Dispatcher assisted CPR: Is it still important to continue teaching lay bystander CPR?

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Abstract

Purpose:

The aim of this study was to compare on manikin chest compressions only CPR performance carried out by untrained volunteers following Dispatcher assisted Cardiopulmonary Resuscitation (DACPR), and then by the same trained volunteers immediately after chest compressions only CPR course and 4 months after the CPR course.

Method:

38 university student volunteers with no previous experience in CPR took part in three on manikin chest compressions only CPR skill evaluations: first in a DACPR, then after chest compressions only CPR course (ACPRC) and lastly, four months after a CPR course (4MACPRC). Only 22 completed the whole process.

Results:

In DACPR 7.89% of participants carried out cardiac compressions outside the thorax. The mean average time from collapse to first compression was reduced in 4MACPRC (40.77 s), as compared to DACPR (144.54 s); p < 0.001).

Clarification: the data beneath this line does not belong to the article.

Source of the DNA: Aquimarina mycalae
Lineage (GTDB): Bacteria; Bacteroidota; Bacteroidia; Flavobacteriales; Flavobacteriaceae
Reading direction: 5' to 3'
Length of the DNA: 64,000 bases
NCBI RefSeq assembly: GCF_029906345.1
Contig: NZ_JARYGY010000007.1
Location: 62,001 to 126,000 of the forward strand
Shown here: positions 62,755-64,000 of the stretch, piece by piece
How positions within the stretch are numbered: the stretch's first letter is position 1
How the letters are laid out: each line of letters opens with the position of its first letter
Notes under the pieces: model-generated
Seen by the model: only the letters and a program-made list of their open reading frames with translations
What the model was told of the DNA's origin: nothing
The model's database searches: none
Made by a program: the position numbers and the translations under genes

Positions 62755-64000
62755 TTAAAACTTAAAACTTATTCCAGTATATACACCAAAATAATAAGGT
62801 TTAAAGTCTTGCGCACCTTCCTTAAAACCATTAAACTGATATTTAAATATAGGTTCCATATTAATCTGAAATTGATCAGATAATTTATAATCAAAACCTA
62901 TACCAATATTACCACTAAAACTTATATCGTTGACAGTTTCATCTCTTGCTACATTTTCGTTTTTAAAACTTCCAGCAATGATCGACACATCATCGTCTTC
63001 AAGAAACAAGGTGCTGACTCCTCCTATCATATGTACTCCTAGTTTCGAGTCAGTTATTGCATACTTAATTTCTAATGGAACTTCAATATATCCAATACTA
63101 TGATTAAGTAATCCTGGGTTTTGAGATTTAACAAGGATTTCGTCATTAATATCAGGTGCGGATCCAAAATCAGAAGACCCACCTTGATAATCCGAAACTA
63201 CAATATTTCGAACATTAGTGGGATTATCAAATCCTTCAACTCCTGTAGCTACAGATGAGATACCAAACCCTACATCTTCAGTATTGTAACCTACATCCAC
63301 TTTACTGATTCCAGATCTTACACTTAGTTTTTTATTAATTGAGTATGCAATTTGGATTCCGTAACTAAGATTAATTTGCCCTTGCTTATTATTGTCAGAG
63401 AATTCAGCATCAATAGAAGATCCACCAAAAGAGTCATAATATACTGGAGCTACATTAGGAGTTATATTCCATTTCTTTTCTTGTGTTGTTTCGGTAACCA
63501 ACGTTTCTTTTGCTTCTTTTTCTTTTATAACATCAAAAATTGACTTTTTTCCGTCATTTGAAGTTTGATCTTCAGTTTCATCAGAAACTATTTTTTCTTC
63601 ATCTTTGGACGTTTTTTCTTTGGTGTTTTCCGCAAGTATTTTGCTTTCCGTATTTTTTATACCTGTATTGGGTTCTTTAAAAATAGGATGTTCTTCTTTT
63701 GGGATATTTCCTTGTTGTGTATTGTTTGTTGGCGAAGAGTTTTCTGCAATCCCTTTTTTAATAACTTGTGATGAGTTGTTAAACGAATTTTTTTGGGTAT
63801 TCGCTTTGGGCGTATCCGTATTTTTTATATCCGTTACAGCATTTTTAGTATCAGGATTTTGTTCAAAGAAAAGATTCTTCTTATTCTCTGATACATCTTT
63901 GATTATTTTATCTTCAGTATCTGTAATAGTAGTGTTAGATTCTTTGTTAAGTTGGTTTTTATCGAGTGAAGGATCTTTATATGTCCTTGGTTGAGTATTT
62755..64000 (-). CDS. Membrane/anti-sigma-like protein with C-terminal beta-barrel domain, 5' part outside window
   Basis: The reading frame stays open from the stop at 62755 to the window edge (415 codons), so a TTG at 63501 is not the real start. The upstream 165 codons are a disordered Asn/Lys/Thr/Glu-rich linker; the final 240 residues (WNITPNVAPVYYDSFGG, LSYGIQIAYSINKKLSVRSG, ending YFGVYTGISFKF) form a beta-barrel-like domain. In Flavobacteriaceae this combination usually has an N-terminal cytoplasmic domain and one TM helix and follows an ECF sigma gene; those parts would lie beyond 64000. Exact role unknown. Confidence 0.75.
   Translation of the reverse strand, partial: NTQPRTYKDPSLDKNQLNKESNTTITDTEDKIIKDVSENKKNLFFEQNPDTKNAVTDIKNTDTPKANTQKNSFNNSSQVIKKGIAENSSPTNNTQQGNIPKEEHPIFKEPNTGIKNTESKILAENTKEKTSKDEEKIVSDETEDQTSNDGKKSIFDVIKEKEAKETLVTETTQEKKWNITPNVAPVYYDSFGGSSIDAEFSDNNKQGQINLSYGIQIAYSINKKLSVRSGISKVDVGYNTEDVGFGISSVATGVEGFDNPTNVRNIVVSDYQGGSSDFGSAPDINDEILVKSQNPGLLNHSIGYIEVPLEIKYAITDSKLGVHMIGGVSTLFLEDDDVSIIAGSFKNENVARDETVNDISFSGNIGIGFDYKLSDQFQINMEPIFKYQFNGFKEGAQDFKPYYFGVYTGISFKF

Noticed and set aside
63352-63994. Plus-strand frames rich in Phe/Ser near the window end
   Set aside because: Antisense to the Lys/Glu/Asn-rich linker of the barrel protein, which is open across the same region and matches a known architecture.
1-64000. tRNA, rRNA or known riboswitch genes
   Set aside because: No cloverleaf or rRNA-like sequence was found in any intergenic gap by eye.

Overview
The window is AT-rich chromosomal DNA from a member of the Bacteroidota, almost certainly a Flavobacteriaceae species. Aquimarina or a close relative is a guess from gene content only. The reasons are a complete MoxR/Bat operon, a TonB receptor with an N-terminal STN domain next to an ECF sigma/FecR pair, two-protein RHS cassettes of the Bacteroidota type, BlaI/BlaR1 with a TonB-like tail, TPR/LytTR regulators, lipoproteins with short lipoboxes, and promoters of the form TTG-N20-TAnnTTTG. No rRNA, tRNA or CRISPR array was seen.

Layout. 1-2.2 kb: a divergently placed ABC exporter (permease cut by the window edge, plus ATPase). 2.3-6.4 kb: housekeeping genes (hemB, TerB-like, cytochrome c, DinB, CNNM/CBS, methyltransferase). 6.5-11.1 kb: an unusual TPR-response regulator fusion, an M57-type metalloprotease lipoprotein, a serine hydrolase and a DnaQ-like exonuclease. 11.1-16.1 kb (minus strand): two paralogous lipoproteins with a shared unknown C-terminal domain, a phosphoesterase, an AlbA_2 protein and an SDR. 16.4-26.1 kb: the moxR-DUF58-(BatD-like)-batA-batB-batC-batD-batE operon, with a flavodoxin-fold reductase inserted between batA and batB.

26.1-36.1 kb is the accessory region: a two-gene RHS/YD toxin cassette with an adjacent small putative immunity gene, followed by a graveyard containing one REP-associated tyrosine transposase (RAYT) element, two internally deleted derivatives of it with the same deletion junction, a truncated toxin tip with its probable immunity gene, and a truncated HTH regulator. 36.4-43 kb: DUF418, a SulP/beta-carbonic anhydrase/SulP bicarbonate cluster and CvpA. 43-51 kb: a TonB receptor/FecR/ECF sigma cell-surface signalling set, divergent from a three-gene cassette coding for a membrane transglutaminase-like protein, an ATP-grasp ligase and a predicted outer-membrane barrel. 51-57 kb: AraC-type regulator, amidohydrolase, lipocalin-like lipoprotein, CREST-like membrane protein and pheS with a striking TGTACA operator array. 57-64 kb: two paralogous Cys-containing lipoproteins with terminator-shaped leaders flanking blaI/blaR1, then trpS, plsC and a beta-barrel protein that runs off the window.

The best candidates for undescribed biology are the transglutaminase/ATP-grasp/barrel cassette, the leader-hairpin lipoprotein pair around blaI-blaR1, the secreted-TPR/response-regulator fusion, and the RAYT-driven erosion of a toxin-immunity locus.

Results:

The following parameters were significantly better in 4MACPRC than in DACPR: Average compression depth (44.72 vs 25.22; p < 0.001), average compression rate (106.1 vs 87.90; p < 0.001), total number of compressions in 3 min (317 vs 245; p < 0.001), percentage of correct compressions (53.00% vs 4.72 %; p < 0.001) and percentage of correct hand positioning (95.40 vs 91.09; p < 0.001).

Conclusions:

Even though chest compressions only DACPR allows lay bystanders to be able to carry out cardiac compressions in 92.1% of cases, these were delivered later and were less efficient than chest compressions only CPR given by trained bystanders after a CPR course and four months after the course.

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